Fujikake, N., Nagai, Y., Popiel, H. A., Okamoto, Y., Yamaguchi, M., and Toda, T. (2008). Heat shock transcription factor 1-activating compounds suppress polyglutamine-induced neurodegeneration through induction of multiple molecular chaperones. J. Biol. Chem. 283, 26188–26197. doi: 10.1074/jbc.M710521200
Fujimoto, M., Takaki, E., Hayashi, T., Kitaura, Y., Tanaka, Y., Inouye, S.,et al. (2005). Active HSF1 significantly suppresses polyglutamine aggregate formation in cellular and mouse models. J. Biol. Chem. 280, 34908–34916. doi: 10.1074/jbc.M506288200
Fusco, F. R., Chen, Q., Lamoreaux, W. J., Figueredo-Cardenas, G., Jiao, Y., Coffman, J. A.,et al. (1999). Cellular localization of huntingtin in striatal and cortical neurons in rats: lack of correlation with neuronal vulnerability in Huntington’s disease. J. Neurosci. 19, 1189–1202.
Gardian, G., Browne, S. E., Choi, D.-K., Klivenyi, P., Gregorio, J., Kubilus, J. K.,et al. (2005). Neuroprotective effects of phenylbutyrate in the N171-82Q transgenic mouse model of Huntington’s disease. J. Biol. Chem. 280, 556–563. doi: 10.1074/jbc.M410210200
Gourfinkel-An, I., Cancel, G., Trottier, Y., Devys, D., Tora, L., Lutz, Y.,et al. (2004). Differential distribution of the normal and mutated forms of huntingtin in the human brain. Ann. Neurol. 42, 712–719. doi: 10.1002/ana.410420507
Graveland, G. A., Williams, R. S., and DiFiglia, M. (1985). Evidence for degenerative and regenerative changes in neostriatal spiny neurons in Huntington’s disease. Science 227, 770–773. doi: 10.1126/science.3155875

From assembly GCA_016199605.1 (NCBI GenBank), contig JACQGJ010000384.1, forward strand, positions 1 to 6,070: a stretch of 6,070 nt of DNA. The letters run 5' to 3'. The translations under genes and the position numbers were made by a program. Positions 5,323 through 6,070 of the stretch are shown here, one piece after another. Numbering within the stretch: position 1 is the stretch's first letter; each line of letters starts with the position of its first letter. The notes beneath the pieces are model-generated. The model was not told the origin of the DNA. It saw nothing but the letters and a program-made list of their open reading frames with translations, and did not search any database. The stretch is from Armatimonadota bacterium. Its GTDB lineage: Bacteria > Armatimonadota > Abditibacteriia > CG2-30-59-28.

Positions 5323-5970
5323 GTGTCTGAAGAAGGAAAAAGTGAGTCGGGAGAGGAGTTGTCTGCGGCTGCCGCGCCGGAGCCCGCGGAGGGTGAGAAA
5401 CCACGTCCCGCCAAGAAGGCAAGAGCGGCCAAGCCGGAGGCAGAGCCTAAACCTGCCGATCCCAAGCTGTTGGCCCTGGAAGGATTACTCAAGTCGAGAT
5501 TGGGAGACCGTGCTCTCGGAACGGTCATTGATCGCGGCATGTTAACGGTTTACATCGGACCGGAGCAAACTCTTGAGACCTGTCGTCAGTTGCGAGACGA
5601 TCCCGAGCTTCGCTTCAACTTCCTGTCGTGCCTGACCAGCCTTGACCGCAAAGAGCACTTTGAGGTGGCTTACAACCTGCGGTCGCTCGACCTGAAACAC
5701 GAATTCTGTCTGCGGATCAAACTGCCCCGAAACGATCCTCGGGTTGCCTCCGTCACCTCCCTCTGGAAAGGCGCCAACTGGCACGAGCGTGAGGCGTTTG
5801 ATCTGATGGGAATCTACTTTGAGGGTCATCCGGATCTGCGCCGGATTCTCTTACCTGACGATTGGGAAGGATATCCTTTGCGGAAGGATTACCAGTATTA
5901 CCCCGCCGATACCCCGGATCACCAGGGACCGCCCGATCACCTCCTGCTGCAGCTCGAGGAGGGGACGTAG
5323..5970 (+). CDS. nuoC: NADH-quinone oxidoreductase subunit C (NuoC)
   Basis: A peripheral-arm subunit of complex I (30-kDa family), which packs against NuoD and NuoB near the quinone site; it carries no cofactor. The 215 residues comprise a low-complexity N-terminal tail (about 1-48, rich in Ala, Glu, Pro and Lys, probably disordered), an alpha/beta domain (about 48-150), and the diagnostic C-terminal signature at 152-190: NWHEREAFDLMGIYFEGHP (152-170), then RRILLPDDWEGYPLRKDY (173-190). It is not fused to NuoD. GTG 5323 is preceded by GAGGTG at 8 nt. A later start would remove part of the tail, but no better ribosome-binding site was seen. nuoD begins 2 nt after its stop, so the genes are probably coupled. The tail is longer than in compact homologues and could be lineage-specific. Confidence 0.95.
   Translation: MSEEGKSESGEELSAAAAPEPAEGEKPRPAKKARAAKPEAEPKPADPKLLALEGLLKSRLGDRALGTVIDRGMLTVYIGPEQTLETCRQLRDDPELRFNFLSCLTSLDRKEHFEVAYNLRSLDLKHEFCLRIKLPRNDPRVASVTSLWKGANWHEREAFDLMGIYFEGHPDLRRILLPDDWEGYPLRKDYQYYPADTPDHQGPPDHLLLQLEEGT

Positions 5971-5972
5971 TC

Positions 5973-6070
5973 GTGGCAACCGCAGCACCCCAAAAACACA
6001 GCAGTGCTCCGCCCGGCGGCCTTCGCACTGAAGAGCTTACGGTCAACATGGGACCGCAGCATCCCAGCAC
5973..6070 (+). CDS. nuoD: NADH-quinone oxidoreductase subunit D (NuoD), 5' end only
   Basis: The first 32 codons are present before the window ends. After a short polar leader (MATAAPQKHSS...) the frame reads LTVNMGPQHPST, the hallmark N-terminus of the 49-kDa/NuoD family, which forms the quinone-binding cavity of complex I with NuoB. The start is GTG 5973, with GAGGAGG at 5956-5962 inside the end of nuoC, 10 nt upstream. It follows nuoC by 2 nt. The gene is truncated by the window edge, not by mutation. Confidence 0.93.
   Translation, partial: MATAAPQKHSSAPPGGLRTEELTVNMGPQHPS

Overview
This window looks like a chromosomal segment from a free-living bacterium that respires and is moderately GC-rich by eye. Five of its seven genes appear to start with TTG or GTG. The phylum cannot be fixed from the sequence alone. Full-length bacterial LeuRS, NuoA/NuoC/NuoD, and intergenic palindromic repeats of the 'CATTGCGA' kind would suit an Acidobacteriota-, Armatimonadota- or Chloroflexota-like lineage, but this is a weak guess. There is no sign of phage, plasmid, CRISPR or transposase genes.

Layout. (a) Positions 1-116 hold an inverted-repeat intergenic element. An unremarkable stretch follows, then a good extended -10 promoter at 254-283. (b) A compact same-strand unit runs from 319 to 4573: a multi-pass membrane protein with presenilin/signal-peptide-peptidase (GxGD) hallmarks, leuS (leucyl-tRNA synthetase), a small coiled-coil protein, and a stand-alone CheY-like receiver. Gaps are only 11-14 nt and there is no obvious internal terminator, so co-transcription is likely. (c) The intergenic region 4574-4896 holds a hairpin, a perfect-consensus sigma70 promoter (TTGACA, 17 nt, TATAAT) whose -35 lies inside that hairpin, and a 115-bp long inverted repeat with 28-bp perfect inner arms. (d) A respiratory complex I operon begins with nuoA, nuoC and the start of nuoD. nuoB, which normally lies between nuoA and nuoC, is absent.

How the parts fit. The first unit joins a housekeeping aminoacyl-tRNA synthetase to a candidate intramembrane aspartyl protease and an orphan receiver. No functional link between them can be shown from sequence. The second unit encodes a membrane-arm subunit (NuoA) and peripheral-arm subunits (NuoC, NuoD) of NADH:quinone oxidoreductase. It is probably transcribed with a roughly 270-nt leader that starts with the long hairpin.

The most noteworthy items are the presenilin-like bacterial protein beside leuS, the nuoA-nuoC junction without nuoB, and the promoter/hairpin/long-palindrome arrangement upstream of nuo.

Gutekunst, C. A., Li, S. H., Yi, H., Mulroy, J. S., Kuemmerle, S., Jones, R.,et al. (1999). Nuclear and neuropil aggregates in Huntington’s disease: relationship to neuropathology. J. Neurosci. 19, 2522–2534.
Hipp, M. S., Patel, C. N., Bersuker, K., Riley, B. E., Kaiser, S. E., Shaler, T. A.,et al. (2012). Indirect inhibition of 26S proteasome activity in a cellular model of Huntington’s disease. J. Cell Biol. 196, 573–587. doi: 10.1083/jcb.201110093
Inagaki, R., Tagawa, K., Qi, M.-L., Enokido, Y., Ito, H., Tamura, T.,et al. (2008). Omi / HtrA2 is relevant to the selective vulnerability of striatal neurons in Huntington’s disease. Eur. J. Neurosci. 28, 30–40. doi: 10.1111/j.1460-9568.2008.06323.x
Jana, N. R., Dikshit, P., Goswami, A., Kotliarova, S., Murata, S., Tanaka, K.,et al. (2005). Co-chaperone CHIP associates with expanded polyglutamine protein and promotes their degradation by proteasomes. J. Biol. Chem. 280, 11635–11640. doi: 10.1074/jbc.M412042200
Jana, N. R., Zemskov, E. A., Wang, G. H., and Nukina, N. (2001). Altered proteasomal function due to the expression of polyglutamine-expanded truncated N-terminal huntingtin induces apoptosis by caspase activation through mitochondrial cytochrome c release. Hum. Mol. Genet. 10, 1049–1059. doi: 10.1093/hmg/10.10.1049